Monday 29 December 2014

Seven things that have grown cheaper since austerity began

Published 25/11/2012 | 05:00

Wednesday is the second anniversary of Ireland's €85bn bailout deal. It's been one cutback after another since then, and there's more to come in December's Budget.

But it's not all doom and gloom. With less money in people's pockets, retailers and others have been forced to step up to the plate and cut their prices. As a result, there are seven things we're paying a lot less for than we were when the IMF and EU first came to town.

BROADBAND

You can pick up broadband today for a fraction of the price you would have paid a couple of years ago, according to Simon Moynihan, communications director of personal finance website, bonkers.ie.

"A couple of years ago you would have paid at least €65 a month for broadband," said Mr Moynihan. "Today you can easily pick up a starter broadband package for €40 a month, depending on where you live."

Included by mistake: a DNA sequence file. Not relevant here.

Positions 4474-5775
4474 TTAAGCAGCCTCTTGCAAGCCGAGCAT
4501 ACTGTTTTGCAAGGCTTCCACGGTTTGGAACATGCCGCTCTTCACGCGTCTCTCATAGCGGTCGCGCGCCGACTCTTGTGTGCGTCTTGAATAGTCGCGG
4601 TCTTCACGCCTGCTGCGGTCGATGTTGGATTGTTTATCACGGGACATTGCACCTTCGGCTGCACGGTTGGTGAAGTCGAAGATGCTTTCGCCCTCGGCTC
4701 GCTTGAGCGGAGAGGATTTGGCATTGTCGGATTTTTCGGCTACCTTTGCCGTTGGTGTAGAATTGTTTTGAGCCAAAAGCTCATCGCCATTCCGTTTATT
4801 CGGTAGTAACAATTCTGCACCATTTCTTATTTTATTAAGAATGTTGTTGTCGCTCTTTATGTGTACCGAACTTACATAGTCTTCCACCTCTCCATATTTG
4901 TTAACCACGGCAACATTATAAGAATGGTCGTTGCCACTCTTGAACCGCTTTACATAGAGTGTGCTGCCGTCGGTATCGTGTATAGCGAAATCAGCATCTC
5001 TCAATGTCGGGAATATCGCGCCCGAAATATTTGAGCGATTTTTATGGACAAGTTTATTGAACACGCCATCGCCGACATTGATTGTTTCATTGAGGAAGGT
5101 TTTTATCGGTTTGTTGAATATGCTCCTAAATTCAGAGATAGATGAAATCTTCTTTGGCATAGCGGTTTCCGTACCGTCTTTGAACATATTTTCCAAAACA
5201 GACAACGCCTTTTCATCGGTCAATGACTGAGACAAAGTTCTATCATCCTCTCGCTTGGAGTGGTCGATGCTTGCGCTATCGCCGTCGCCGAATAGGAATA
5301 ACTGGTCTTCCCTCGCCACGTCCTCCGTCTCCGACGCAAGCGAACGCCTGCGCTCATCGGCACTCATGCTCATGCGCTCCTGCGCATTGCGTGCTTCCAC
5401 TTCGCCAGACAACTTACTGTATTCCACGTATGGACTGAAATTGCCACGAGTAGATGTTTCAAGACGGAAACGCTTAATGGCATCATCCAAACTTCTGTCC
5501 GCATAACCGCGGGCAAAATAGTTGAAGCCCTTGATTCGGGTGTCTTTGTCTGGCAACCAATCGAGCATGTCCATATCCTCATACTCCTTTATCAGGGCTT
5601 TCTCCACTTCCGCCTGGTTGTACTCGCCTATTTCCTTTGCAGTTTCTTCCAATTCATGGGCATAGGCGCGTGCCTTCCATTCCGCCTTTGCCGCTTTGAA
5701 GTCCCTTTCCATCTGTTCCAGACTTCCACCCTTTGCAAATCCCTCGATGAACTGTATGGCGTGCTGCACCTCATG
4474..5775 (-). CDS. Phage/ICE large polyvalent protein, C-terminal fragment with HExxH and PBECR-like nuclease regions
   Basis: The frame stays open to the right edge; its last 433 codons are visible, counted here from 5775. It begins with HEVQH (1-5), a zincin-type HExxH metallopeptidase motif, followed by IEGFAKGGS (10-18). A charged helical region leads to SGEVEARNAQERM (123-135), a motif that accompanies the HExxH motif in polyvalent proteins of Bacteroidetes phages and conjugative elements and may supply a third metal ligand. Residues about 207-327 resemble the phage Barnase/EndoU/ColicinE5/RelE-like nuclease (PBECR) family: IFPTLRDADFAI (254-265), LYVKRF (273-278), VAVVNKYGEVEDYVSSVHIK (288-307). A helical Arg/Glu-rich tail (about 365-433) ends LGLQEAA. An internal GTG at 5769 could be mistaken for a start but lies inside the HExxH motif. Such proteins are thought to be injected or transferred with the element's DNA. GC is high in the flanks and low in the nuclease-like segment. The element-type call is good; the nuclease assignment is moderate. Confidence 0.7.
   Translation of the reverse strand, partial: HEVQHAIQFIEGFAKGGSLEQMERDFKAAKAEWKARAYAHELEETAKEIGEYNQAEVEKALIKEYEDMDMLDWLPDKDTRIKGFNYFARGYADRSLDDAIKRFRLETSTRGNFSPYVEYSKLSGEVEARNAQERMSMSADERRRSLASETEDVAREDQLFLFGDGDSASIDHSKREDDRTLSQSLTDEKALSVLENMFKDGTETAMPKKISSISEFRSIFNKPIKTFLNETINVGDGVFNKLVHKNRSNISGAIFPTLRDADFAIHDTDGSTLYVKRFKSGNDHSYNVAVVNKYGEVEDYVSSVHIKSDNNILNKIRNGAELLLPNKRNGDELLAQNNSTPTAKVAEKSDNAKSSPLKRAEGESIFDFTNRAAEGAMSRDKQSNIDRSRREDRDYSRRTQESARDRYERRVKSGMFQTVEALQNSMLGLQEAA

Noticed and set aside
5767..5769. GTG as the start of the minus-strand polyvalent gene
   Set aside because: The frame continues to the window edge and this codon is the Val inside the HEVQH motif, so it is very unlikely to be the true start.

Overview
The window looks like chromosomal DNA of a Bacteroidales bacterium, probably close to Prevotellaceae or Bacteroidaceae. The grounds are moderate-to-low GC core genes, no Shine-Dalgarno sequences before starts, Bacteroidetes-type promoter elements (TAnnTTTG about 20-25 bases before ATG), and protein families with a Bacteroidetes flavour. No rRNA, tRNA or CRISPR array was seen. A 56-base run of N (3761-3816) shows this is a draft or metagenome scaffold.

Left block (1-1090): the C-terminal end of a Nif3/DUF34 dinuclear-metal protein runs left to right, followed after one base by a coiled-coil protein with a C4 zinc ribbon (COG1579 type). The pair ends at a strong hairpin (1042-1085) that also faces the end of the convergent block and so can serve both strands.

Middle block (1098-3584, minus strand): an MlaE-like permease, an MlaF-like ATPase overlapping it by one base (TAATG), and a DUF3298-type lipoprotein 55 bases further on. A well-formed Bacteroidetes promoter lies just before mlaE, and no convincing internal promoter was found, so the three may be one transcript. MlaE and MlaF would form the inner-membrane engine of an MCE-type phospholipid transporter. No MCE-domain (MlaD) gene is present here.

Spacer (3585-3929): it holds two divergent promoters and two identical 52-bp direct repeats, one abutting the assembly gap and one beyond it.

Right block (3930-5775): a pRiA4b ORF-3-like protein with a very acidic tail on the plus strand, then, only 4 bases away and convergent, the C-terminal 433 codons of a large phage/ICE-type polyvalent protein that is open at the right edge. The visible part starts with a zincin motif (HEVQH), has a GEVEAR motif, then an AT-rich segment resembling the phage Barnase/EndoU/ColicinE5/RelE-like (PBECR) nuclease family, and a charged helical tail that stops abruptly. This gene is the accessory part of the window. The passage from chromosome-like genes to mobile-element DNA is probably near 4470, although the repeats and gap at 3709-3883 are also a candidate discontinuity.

The cost of satellite broadband has halved over the last two years.

"Two or three years ago you would have easily paid about €100 for basic satellite broadband," said Mr Moynihan. "Today you'd get it for €40 a month."

Some mobile phone firms have also reduced the cost of mobile broadband. for example, the price of Vodafone's Performance Pro Plan has fallen from €35 a month to €30 a month over the past two years.

Furthermore, as long as you live somewhere with a good connection, you should be able to get faster broadband for your money today than in late 2010.

"Broadband speeds are going up," said Mr Moynihan. "In some parts of the country you can get speeds of 50Mb or more on a starter package. Speeds like that were unheard of a couple of years ago."

MOBILE PHONE COSTS

Most mobile phone companies offer plans which allow you to call or text any phone you like, as long as you pay a fixed monthly fee and don't go over a certain limit.

You could easily pick up a package that gives you 100 minutes of calls and 100 texts for €20 a month.